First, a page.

Shaping the campus of the future 


Schools and universities are facing unprecedented challenges due to changes in society, demographics and technology. The value of teaching has never been so important. Clever space planning and furniture can support these challenges and expectations. 


Teaching and learning styles are evolving

  • Students participate much more during lectures. Teachers encourage collaborative work among small groups, teamwork and creativity.
  • The diversity of people from different cultures studying together also increases dramatically which impact teaching styles.

This, results in significant changes in lecture, theatres and classrooms:  Learning spaces need to evolve from being “Teaching-centered” to being “Learning-centered”. To maximize learning, learning spaces must be designed to support flexibility, social engagement and community.

 


Competition is getting tougher  

  • Competition amongst postsecondary institutions has become increasingly fierce. Many colleges and universities that historically didn’t need to work hard to attract and retain top students and teachers are now feeling the pressure to fight for talent.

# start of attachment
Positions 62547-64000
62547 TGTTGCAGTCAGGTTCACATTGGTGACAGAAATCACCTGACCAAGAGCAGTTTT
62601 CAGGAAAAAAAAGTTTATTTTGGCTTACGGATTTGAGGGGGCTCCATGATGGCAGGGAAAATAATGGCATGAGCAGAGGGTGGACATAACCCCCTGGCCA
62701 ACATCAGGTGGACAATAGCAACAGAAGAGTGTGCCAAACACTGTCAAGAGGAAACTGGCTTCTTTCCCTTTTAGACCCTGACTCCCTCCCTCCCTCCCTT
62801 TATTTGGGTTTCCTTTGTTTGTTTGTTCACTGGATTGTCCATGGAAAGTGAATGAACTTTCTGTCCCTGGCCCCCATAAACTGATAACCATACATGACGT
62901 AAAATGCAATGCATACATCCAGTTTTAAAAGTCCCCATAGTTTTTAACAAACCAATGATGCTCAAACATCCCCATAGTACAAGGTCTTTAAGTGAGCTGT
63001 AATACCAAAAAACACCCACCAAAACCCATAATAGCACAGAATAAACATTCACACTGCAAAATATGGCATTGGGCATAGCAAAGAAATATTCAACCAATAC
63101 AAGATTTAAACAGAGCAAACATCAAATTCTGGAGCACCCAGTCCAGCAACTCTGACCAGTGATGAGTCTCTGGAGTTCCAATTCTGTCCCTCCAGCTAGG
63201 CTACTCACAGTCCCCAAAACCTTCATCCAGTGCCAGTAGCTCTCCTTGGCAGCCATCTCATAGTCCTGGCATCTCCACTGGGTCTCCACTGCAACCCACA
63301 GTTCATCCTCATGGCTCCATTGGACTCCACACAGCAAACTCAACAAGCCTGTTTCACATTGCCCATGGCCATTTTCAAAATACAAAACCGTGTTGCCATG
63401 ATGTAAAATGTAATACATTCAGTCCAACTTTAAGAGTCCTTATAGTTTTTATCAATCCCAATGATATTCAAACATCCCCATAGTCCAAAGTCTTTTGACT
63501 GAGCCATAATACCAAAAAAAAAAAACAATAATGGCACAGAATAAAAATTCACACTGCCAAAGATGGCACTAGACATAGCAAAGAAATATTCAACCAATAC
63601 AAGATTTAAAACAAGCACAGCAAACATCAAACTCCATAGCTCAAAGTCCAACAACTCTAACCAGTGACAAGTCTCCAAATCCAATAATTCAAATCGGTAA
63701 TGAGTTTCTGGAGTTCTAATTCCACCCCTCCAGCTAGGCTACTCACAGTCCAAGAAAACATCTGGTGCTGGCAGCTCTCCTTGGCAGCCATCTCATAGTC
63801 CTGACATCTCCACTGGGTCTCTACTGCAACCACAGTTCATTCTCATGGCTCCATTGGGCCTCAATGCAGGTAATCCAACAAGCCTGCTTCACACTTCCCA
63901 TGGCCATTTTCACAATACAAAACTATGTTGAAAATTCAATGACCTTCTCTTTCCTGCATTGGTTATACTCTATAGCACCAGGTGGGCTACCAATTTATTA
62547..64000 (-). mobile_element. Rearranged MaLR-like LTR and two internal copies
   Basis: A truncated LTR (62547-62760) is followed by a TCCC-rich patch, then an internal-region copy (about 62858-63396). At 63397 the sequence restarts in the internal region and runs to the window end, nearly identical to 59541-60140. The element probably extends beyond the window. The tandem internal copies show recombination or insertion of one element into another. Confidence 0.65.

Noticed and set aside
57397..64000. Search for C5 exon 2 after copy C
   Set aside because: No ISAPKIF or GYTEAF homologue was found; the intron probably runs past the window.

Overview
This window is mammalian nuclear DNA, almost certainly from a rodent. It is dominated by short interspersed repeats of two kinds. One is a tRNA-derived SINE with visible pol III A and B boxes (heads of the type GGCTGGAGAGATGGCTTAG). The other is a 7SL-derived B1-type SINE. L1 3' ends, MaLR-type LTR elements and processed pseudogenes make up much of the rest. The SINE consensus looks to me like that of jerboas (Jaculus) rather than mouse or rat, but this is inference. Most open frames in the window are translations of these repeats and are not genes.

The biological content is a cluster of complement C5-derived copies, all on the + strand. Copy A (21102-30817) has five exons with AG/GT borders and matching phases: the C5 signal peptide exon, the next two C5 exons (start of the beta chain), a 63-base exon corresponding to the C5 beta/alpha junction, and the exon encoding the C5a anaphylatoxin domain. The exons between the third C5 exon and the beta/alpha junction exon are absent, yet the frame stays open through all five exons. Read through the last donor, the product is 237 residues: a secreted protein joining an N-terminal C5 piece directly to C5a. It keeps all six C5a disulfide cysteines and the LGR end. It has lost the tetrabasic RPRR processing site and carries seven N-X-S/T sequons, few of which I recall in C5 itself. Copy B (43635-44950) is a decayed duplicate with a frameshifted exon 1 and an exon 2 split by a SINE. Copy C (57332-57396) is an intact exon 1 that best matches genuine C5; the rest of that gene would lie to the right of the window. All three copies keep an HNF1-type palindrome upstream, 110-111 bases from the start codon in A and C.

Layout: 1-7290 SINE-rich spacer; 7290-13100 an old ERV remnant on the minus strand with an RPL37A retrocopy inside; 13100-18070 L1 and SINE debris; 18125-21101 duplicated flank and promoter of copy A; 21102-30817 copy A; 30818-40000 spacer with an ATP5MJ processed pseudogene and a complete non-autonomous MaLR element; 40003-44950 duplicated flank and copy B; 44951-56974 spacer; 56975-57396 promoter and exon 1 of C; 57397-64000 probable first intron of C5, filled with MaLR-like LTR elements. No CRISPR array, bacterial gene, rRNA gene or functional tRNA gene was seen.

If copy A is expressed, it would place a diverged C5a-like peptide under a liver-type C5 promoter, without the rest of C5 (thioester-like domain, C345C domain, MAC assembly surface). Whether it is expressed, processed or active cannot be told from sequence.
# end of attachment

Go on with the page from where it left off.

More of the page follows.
• People make their choice not only according to the town and the reputation of the university. They also take into consideration the well-being on the campus.

For students and teachers, the quality of learning spaces impact first impressions, whether formal (classrooms, lecture halls, laboratories) or informal (libraries, media centres, corridors). Comfort, stimulating spaces to study and socialise have become important criteria for the choice of a university.


Learning is no longer the preserve of young students

 

  • Older students, updating their qualifications for career purposes, are heavily engaged in study. Their work experience has created higher expectations for the fit and finish of their work space.
  • The younger generation has a different attitude. They expect technology in the classroom, a comfortable and supportive environment, faculty and engaging learning spaces.

Poorly equipped open spaces like corridors, lobbies atriums and hallways can be transformed into productive zones that encourage spontaneous interaction between students and thus foster team and project work.

 


Students have immediate access to information 

  • Web access, distance learning and wireless network connections have changed teaching and learning habits.
  • Students do no longer spend hours in the library reading books but they go and search information on the internet, proceed it and create new content according to their needs.

Easy interaction between teachers/students team members can be supported with integrated technology to share information seamlessly and create knowledge in groups. It is now imperative that curriculum, teaching styles, and space all support the fluid integration of technology tools into the learning environment.